- recording results to file
- using timing functionality to improve user pace
- use Bluetooth for head-to-head
- (a particular advantage of Bluetooth is that no WiFi connection is required and that is particularly important in some schools)
- use Bluetooth for teacher monitoring – uploading results and trending pupil performance
AC: What are the biggest challenges in iOS developemnt? Is there anything you'd like to see added to the platform in future updates?
Alexander Watt: The biggest challenge is integration with third party hardware (e.g. Android and iOS head-to-head via Bluetooth).
I don’t see this happening in the near future.
From my perspective I want teachers to start using iPod, iPhone, iPad devices on a bigger scale; therefore they need to be provided by developers with Apps that will support their heavy workloads. Apps need to be suitable for students’ learning needs; be scaleable; easy to use and monitor; and above all engaging.
I don’t see engaging as necessarily providing fancy graphics, or childish gameplay, but more a style of competitiveness and immersion in the functionality.
AC: How do you get the word out about your apps? Do you have any marketing tips you can share?
Alexander Watt: With so many Apps on the go I am trying a lot of different angles in order to promotes my Apps – not very successfully I might add.
- I have two dedicated websites (www.trapps.co.uk and www.mathstrainers.co.uk),
- I try to incorporate links to the websites from within the Apps (even through a simple piece of text);
- I use Google Adwords and Analytics to try to promote interest in the websites;
- I try to engage friends without trying to bore them too much (people can turn off quickly to anything Maths);
- I am keen to engage others on the internet with similar interests (especially on webpages that promote similar Apps);
- I am responding to this interview;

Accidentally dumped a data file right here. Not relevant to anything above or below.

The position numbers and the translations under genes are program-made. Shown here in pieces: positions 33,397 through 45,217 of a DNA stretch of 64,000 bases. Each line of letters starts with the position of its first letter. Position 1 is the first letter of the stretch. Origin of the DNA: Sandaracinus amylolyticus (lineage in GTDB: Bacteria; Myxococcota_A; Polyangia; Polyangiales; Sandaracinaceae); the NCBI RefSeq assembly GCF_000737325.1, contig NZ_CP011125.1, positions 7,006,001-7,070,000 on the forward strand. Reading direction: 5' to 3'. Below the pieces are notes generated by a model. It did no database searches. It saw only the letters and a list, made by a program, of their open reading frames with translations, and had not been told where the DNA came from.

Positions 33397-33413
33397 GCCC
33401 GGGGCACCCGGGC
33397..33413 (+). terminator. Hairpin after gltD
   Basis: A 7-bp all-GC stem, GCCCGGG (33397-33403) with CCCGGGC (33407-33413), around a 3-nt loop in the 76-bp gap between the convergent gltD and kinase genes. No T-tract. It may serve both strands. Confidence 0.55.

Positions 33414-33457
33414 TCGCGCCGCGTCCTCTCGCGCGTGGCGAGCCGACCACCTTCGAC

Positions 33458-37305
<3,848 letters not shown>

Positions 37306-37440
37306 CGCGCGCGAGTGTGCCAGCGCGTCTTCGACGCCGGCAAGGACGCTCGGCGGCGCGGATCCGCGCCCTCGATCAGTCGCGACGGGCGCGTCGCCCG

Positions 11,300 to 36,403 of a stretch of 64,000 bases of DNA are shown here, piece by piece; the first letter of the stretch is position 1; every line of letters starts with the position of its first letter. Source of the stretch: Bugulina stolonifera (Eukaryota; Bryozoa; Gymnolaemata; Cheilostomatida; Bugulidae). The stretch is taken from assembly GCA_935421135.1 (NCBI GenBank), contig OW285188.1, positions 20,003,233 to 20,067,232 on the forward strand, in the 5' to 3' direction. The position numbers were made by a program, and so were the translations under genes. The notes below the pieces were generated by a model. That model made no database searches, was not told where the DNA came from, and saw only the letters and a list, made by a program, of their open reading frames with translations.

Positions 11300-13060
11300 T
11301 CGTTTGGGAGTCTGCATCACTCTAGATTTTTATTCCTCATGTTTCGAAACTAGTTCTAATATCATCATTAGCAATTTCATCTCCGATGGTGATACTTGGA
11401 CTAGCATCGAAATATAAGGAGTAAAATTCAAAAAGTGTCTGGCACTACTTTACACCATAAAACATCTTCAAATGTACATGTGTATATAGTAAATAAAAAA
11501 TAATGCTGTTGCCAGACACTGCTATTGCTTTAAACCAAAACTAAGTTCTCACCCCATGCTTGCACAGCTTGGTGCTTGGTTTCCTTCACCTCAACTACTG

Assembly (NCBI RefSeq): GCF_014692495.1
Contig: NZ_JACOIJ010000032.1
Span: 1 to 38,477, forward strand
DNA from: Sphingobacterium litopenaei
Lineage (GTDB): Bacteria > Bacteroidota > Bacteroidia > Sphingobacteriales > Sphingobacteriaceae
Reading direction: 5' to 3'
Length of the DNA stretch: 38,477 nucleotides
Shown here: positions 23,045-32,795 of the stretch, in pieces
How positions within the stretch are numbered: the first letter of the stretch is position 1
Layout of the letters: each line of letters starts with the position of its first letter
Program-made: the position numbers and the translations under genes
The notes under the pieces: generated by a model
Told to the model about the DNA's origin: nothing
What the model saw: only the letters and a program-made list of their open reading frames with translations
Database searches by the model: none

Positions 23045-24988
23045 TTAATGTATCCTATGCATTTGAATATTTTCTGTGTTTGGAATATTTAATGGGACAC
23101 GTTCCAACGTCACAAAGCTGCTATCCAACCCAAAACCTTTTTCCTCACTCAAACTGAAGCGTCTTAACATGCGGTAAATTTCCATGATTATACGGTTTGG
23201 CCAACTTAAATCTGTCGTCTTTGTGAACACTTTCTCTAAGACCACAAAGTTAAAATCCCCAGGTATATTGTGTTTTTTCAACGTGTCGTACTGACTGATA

- I am always on the lookout for entities that are looking for new Apps to use/ promote/ advertise;
- I have started to use In-App purchase within my MathsTrainers App, with a basic download presented for FREE;
- I have avoided using the iAd network as yet: I don’t consider it appropriate for children’s use.
AC: Besides your own of course, what is your favorite app right now?
Alexander Watt: I like a few: Sudoku Joy, Amazon, Emoji Free, Words with Friends, BBC News, SoundPrism, PoolBreakLite.
AC: What apps do you use on a daily basis?
Alexander Watt: MathsTrainers, Words with Friends, and PoolBreakLite. I used to use Soduko Joy on a daily basis
AC: Do you have any new apps in development? What can we expect to see from your company in the near future?
Alexander Watt: I would like to develop a teacher monitoring App to accompany MathsTrainers, for classroom use – so that the teacher and others in the class (through video connection) can see in real-time the game play and head-to-head challenges going on between individuals in the class. This would also allow the teacher to send individualised homework targets to students (e.g. practice integers at level 2 and score 10 out of 10 in under 23 seconds for tomorrow) along with ease of upload of how they did.
Another App in the concept stage is one for sizing pipes for plumbers and welders.
I have many ideas – some Maths related; some relating to college; all with a positive focus on education. I don’t want to be lured into making a game that is there just for the idea of making money…well not yet.
AC: Any last words? What else would you like our readers to know about your company?
Alexander Watt: I am the company. So from that viewpoint, my intentions are to see some ground-breaking development towards engaging youngsters with education by the use of technology.
I would like to hear from others who have similar interests and focus on learning and give critical feedback on my Apps. Continuous improvement is the key here – not to give up through lack of demand – to keep pushing without being pushy.
Alexander Watt has offered some interesting insight into his development process and goals. Please take a moment to thank him by sending a message on Twitter or share this article with a friend to spread the word about his educational apps. If you have additional questions, ask them in the comments and we'll get you the answers!